The Gemara rejects this challenge: Are you raising an objection to the opinion of Rabbi Ḥiyya from a baraita? Rabbi Ḥiyya himself is a tanna, and as such, he has the authority to dispute the determination in a baraita.

The Gemara asks: But doesn’t that tanna cite a verse? The Gemara answers: According to Rabbi Ḥiyya, that verse teaches that one who admits to part of the claim is obligated to take an oath.

And Rabbi Aptoriki’s father could have said to you that both halakhot are derived from the expression “This is it.” Since “this” is written and “it” is also written, it is interpreted that one word is stated to teach that one who admits to part of the claim is obligated to take an oath, and one word is stated to teach that in a case that involves the testimony of witnesses, one is exempt from taking an oath.

The Gemara asks: And how does the other Sage, Rabbi Ḥiyya, interpret the double qualification in the verse? The Gemara answers: In his opinion, one word is stated to teach that one who admits to part of the claim is obligated to take an oath, and one word is stated to teach that one is obligated to take an oath only if he admits that he owes an item that is of the same type as the subject of the claim. If the plaintiff claims one type of item and the defendant admits to owing a different type of item, he is not obligated to take an oath.

And the other Sage, Rabbi Aptoriki’s father, does not accept the principle that one is required to take an oath only if he admits that he owes an item that is of the same type as the subject of the claim, but he holds like Rabban Gamliel in this matter. As we learned in a mishna (Shevuot 38b): If one claimed that another owes him wheat, and the defendant admitted to owing him barley, which is less expensive than wheat, he is exempt from taking an oath despite his admission to part of the claim, as his admission does not correspond to the claim. And Rabban Gamliel deems him liable to take an oath.

§ The Gemara relates: There was a certain shepherd to whom people would give their animals for safekeeping every day in the presence of witnesses. One day, they gave him their animals without witnesses. At the end of the day he said to the owners of the animals: This matter never occurred; I never received the animals. Witnesses came and testified against him that he ate two of them. Rabbi Zeira said: If Rabbi Ḥiyya’s first halakha is so, the shepherd must take an oath with regard to the remainder, or else he must pay the value of the animals to their owners.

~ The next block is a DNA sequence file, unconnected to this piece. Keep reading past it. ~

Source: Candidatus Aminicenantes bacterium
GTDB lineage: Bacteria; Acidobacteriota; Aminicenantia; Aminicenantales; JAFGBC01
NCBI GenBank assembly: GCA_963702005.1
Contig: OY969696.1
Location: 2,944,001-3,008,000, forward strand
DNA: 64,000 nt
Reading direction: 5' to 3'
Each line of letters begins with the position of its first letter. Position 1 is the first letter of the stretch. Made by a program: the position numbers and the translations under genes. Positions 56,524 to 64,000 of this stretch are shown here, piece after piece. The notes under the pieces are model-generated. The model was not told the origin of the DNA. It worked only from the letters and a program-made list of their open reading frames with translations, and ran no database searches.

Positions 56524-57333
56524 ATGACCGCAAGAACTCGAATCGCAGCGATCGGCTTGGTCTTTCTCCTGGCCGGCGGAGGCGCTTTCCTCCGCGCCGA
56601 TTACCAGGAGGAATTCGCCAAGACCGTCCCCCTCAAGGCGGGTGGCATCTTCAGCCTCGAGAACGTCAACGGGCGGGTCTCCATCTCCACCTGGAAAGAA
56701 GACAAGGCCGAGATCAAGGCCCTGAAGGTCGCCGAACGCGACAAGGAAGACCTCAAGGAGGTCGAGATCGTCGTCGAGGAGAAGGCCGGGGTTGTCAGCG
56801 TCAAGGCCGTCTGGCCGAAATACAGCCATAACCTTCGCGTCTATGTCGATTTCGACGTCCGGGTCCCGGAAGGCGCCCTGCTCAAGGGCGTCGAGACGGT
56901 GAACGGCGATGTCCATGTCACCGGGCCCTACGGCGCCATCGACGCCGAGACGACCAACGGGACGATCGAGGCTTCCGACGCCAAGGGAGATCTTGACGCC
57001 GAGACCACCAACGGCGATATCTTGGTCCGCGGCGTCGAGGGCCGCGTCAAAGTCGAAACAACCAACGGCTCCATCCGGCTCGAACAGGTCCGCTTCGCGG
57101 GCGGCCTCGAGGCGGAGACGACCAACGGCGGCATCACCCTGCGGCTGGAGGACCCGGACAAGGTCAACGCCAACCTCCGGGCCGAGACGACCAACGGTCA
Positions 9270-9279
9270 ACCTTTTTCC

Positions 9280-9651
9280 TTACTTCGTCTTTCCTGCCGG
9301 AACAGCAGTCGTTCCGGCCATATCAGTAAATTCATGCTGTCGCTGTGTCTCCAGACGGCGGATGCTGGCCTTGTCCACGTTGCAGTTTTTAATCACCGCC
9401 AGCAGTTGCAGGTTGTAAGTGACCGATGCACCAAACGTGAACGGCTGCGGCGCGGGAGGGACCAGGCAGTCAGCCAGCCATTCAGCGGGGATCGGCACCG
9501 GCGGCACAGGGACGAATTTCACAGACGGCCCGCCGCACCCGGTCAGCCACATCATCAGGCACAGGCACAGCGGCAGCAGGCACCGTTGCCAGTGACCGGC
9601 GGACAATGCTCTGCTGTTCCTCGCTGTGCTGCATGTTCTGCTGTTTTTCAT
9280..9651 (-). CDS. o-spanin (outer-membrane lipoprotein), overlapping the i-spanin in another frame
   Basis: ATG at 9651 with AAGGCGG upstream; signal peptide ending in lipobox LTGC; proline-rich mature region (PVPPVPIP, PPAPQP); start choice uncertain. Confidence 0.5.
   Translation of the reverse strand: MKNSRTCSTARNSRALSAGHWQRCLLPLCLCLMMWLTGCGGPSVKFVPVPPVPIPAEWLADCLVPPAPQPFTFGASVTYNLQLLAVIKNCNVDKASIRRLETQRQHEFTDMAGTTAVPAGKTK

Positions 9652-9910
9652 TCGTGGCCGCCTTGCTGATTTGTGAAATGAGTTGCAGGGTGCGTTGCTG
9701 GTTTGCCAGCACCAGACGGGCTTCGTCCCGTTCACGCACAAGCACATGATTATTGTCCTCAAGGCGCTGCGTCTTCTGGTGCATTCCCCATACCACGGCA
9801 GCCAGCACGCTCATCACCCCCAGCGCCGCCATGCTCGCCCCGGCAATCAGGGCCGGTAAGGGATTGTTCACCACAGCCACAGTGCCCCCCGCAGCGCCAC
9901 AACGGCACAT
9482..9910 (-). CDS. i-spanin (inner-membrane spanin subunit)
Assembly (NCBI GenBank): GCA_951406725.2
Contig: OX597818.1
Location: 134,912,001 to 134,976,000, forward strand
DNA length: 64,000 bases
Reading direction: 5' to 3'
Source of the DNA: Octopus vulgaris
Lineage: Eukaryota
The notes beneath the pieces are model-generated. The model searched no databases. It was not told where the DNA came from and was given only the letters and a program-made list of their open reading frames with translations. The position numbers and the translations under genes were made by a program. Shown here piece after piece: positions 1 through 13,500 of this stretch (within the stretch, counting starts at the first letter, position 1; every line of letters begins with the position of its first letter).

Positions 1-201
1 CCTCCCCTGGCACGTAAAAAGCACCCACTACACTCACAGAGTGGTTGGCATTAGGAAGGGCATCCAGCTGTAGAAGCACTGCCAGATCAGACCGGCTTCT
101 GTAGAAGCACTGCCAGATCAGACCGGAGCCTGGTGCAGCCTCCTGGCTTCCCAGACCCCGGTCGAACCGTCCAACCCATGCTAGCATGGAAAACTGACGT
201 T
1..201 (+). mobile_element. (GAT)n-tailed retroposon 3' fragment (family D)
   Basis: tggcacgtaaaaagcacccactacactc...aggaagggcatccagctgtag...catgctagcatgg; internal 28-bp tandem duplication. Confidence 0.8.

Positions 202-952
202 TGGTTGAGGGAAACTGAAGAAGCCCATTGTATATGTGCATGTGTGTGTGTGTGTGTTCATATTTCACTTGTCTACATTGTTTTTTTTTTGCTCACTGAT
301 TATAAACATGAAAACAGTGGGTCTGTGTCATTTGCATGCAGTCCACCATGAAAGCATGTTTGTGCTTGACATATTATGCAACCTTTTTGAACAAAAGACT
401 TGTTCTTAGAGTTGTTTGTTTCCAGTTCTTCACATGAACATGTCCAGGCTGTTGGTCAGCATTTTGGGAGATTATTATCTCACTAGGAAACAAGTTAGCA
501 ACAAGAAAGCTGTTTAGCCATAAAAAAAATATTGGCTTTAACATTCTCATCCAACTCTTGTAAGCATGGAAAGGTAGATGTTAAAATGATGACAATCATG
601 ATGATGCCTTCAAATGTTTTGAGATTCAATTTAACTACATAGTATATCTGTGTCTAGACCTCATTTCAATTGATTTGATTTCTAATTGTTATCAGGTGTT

Abaye said to him: If Rabbi Ḥiyya’s first halakha is so, the shepherd takes an oath? Isn’t he a robber? The witnesses established through their testimony that he took and ate some of the animals, and consequently his oath lacks credibility. Rabbi Zeira said to him: I did not mean that the shepherd takes an oath; I was saying that the party opposing him takes an oath and collects payment.

The Gemara comments: Now, too, if it is so that the halakha is not in accordance with the opinion of Rabbi Ḥiyya, and testimony supporting part of the claim does not obligate the defendant to take an oath with regard to the rest, the court should still obligate the shepherd to take an oath due to the ordinance of Rav Naḥman, and since his oath is not deemed credible the plaintiff should take an oath and collect payment.

As we learned in a mishna (Shevuot 38b): If one says to another: I have one hundred dinars in your possession, and that person replies: Nothing of yours is in my possession, he is exempt from taking an oath. And Rav Naḥman says: Nevertheless, the judges administer an oath of inducement to him. Rav Naḥman instituted an ordinance that even if the defendant completely denies the claim, he is obligated to take an oath that the claim is false. Consequently, the shepherd is obligated to take that oath.

The Gemara responds: This halakha of Rav Naḥman is a rabbinic ordinance and not an oath required by Torah law,

Talmud - Bavli - The William Davidson digital edition of the Koren No=C3=A9 Talmud
with commentary by Rabbi Adin Steinsaltz Even-Israel (CC-BY-NC 4.0)
אדם סלומון